What's more is the the Biblical writings don't support the notion at all. Yes, as mentioned before, it may seem appealing to invent a character such as Jesus who may pacify the Jews, but it's obvious from the beginnings of the Gospels that the Jews rejected Christ. If the intent in creating a false religion was to win over the rebellious Jews to follow their pacifist leader, would the gospels and Acts have portrayed Jewish rejection of Christ so clearly?

No, this is not a valid approach to history.

2. There is no place in Judaism for a messiah that does part of his job, then dies, then comes back and finishes the job.
Well, then it appears the Romans didn't do their research before defining this character that they invented, eh? Oh, sorry... I digress. We're on the 2nd point now. Right.

Could it also be said that there was no place in Judaism for God to make Abraham into a great nation... destroy it... and then do it all over again? Actually, my friend Anonymous, I agree with you. Inasmuch as Judaism had become by the 1st century more of a pattern of traditions than (as you called it) a "divine religion," there was no place in their tradition for a Messiah such as Jesus was and is. You are quite correct.

However, I believe what you may have been trying to say is that there is no place in the divine Hebrew texts (our "Old Testament") for such a Messiah. I confess that I'm not as well versed in Old Testament theology as I should be, so I won't dare venture into a passage-by-passage discourse of how each prophecy can be reconciled. However, I would like to submit that Hebrew writings were never very exact when it came to chronology and continuity (except in cases when they expressly aimed to be, such as Jonah's 3-day visit to fish gut).

By way of example, I'll offer two: first, Adam was told not to eat of the tree for, "when you eat of it you will surely die" (Gen. 2:17). Yet, he did not die... at least not "when" he ate of it. Secondly, consider David's anointing (Messiah) as King. In 1 Samuel 16, David is anointed as king by the prophet of God and Saul is proclaimed to no longer be king. But, David is not king for another 30 years. He was king already, but not yet.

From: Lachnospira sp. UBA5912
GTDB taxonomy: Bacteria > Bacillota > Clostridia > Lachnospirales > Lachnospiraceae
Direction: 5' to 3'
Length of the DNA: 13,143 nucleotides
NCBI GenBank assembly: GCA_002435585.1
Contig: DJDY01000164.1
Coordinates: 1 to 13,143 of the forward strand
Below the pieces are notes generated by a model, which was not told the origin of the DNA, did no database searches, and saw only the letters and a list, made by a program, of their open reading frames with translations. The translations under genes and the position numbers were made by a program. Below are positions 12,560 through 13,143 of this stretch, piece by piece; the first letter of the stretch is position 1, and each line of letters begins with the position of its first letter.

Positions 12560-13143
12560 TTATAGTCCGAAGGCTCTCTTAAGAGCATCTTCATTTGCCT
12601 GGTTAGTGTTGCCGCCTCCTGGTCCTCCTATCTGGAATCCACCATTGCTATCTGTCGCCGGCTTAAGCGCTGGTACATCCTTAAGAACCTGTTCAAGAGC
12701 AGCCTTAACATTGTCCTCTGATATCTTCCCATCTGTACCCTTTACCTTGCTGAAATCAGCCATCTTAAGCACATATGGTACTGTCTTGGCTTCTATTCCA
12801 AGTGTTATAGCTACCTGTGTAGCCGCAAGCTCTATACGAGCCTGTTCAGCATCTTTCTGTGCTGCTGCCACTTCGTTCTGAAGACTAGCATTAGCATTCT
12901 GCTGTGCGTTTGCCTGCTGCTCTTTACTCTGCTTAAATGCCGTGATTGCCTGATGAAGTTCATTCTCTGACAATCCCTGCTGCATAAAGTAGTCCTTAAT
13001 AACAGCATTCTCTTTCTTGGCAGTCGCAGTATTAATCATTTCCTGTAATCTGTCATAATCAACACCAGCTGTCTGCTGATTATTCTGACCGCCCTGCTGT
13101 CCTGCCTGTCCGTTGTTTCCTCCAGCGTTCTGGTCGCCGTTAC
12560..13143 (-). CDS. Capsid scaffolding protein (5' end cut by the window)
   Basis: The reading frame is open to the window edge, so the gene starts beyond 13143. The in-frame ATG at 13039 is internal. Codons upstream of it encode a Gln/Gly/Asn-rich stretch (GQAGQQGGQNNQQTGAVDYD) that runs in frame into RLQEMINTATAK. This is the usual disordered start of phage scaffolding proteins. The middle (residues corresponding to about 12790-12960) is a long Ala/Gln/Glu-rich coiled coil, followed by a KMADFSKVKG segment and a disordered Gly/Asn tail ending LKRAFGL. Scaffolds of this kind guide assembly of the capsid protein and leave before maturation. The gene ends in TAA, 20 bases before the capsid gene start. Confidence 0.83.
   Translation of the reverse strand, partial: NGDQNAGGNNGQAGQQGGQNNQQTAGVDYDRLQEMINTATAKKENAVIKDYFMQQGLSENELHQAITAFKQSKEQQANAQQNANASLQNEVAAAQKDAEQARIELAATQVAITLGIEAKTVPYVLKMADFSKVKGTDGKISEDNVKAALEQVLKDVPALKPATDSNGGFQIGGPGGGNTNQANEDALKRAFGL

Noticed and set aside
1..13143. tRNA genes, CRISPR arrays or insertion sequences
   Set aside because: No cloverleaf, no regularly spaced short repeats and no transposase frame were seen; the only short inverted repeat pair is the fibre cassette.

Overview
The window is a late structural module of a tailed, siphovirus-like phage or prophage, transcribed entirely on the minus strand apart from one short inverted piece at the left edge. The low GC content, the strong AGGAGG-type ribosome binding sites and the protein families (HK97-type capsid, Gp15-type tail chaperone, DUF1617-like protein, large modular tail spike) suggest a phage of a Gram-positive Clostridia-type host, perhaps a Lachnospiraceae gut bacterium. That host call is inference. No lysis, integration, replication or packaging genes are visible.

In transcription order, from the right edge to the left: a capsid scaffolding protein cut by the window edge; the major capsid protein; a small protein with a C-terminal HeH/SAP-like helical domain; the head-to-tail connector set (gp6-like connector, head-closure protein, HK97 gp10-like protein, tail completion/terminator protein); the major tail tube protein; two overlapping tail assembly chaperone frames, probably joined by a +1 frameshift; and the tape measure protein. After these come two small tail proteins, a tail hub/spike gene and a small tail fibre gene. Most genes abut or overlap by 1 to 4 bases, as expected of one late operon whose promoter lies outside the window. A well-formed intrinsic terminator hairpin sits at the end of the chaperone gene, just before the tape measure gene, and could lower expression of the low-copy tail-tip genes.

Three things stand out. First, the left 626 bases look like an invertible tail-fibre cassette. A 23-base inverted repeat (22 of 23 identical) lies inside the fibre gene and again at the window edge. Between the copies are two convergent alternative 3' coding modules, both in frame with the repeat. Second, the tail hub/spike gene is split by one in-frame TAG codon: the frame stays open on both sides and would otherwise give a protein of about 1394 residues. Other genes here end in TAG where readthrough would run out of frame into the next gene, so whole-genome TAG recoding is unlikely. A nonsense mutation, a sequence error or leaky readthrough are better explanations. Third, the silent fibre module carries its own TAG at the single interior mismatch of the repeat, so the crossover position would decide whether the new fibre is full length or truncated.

I will, again, reiterate my agreement with Anonymous that this sort of "already but not yet" messianism has no place in traditional Judaism. But it is nonetheless a hermeneutically sound approach to the Messianic prophecies.

3. There are 5 or 6 things that the Jewish messiah must do in order to qualify. These include (off the top of my head) - gather the exiles, build the temple, usher in an era of peace (perhaps preceded by a large war according to some people's interpritation)... and there are others I can't remember right now.
Ahh, and there lies the real issue. All of the items cited herein are a part of traditional Jewish Messianism. On these grounds, the earlier point that Jesus did part of His job, died, and will later return to finish it is actually misrepresented. Jesus did not do any part of this "job" according to the Jewish Messianism. He promised it. He predicted it. But he left every ounce of it undone at His death. In fact, it should interest Jewish readers that the New Testament writings from Acts through Revelation (especially Revelation) express a burning desire to see all of the traditional Jewish Messianic prophecies fulfilled.

However, Jesus' first trip to this terrestrial ball had other goals in mind. He was fulfilling Jeremiah 31:31 before Isaiah 11:6. Christianity does not claim that Christ has already fulfilled all of the Messianic roles. The chief difference in a Christian's present anticipation of a future Messiah and the Jew's present anticipation of a future Messiah is that Christians already know Him by name.
4. ...The Christian interpritation of the messiah involves supernatural stuff, the Jewish messiah is an emancipated empowered mortal human being who brings about real dramatic change to the real world...
How sad a prospect to think that God cannot accomplish the "supernatural." What do Jews do with the "supernatural" elements of their own cherished scriptures? Which is easier, to part the red sea or to raise a man from the dead? And, if you cannot trust that God really parted a sea, then why would you believe his promise to send a peacemaker in the future--mortal or otherwise?
Jesus was a great man... to be denied messiahship is not an insult, it is a great credit to him that he was a contender.
Ah, yes, just as it was an honor for Yahweh to be a 'contender' for the Israelite's worship, right up there with all the other gods... oh, wait, that's not how God thinks at all. "I am the LORD; that is my name! I will not give my glory to another" (Isaiah 42:8).

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Friday, March 13, 2009

The Devil Made You Do What?

This Sunday, I have the privilege of teaching from James 1:13-18. The title that was assigned to my lesson is "The Devil Made You Do What?" Although culturally iconic, I'm not sure it accurately represents the dilemma represented in the text. To anyone who has ever noodled on the topic of God's sovereignty, the issue that James addresses here could be more aptly stated as, "God made you do what?"